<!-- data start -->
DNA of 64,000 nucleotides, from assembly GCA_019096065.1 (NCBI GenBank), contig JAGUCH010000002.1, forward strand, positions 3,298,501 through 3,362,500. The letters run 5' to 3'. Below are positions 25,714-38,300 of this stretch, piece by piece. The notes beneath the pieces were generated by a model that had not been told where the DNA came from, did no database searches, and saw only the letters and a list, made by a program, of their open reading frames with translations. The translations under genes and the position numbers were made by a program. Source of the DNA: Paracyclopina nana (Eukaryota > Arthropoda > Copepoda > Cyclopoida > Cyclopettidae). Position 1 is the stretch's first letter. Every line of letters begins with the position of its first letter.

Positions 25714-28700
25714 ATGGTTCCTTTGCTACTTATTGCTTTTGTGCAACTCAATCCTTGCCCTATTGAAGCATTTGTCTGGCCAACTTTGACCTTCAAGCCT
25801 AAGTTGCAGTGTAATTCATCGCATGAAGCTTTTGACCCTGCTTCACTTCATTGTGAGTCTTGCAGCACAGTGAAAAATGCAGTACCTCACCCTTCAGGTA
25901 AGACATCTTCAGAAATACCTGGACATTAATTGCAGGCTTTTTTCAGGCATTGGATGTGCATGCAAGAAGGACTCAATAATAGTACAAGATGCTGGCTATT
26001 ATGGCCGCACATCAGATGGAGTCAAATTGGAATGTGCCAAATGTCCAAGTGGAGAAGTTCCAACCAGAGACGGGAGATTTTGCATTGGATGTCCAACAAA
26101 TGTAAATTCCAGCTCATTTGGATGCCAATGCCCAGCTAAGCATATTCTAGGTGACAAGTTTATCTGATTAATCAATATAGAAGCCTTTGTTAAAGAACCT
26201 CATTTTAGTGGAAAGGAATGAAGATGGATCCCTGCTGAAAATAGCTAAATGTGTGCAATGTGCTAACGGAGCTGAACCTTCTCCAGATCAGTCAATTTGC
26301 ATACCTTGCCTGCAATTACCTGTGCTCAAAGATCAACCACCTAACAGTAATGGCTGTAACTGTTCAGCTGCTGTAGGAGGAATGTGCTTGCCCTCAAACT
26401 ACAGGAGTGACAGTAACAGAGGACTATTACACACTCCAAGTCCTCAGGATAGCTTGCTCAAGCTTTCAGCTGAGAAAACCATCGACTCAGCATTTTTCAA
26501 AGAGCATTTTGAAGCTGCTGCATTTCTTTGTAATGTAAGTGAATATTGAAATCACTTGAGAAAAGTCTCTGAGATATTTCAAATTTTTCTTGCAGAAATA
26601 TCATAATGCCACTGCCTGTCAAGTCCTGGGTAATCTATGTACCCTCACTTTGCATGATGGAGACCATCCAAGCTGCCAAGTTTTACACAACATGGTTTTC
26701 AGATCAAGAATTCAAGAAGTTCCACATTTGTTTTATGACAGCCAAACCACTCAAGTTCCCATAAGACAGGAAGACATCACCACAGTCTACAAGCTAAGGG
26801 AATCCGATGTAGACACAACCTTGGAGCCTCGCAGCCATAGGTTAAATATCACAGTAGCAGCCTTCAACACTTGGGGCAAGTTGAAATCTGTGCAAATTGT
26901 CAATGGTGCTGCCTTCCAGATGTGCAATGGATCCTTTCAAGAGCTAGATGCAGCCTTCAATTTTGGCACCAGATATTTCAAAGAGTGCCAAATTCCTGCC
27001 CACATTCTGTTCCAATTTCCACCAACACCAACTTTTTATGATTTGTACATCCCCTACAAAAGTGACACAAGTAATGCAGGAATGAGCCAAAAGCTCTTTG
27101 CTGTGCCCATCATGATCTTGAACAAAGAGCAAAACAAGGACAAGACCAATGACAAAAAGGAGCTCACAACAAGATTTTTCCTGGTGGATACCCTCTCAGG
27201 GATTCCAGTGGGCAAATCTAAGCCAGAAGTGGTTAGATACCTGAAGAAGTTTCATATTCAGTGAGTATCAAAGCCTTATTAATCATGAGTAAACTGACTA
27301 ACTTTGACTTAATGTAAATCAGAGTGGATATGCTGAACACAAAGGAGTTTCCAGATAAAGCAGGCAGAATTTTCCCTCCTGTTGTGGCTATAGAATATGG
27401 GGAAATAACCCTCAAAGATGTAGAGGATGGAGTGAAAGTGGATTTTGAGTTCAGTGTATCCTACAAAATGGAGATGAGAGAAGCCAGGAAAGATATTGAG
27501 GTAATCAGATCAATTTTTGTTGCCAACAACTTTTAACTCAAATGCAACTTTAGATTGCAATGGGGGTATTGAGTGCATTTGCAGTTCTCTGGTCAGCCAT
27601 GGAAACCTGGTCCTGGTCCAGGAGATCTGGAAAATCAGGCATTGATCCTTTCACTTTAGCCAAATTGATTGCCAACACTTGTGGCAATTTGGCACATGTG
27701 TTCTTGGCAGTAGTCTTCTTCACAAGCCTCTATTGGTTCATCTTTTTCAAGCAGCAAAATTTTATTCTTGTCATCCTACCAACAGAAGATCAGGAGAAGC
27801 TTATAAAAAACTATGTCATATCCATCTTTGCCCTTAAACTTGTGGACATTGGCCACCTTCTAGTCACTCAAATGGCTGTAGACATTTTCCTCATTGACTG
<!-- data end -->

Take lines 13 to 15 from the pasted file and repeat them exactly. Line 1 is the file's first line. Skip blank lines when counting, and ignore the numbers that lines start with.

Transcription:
26701 AGATCAAGAATTCAAGAAGTTCCACATTTGTTTTATGACAGCCAAACCACTCAAGTTCCCATAAGACAGGAAGACATCACCACAGTCTACAAGCTAAGGG
26801 AATCCGATGTAGACACAACCTTGGAGCCTCGCAGCCATAGGTTAAATATCACAGTAGCAGCCTTCAACACTTGGGGCAAGTTGAAATCTGTGCAAATTGT
26901 CAATGGTGCTGCCTTCCAGATGTGCAATGGATCCTTTCAAGAGCTAGATGCAGCCTTCAATTTTGGCACCAGATATTTCAAAGAGTGCCAAATTCCTGCC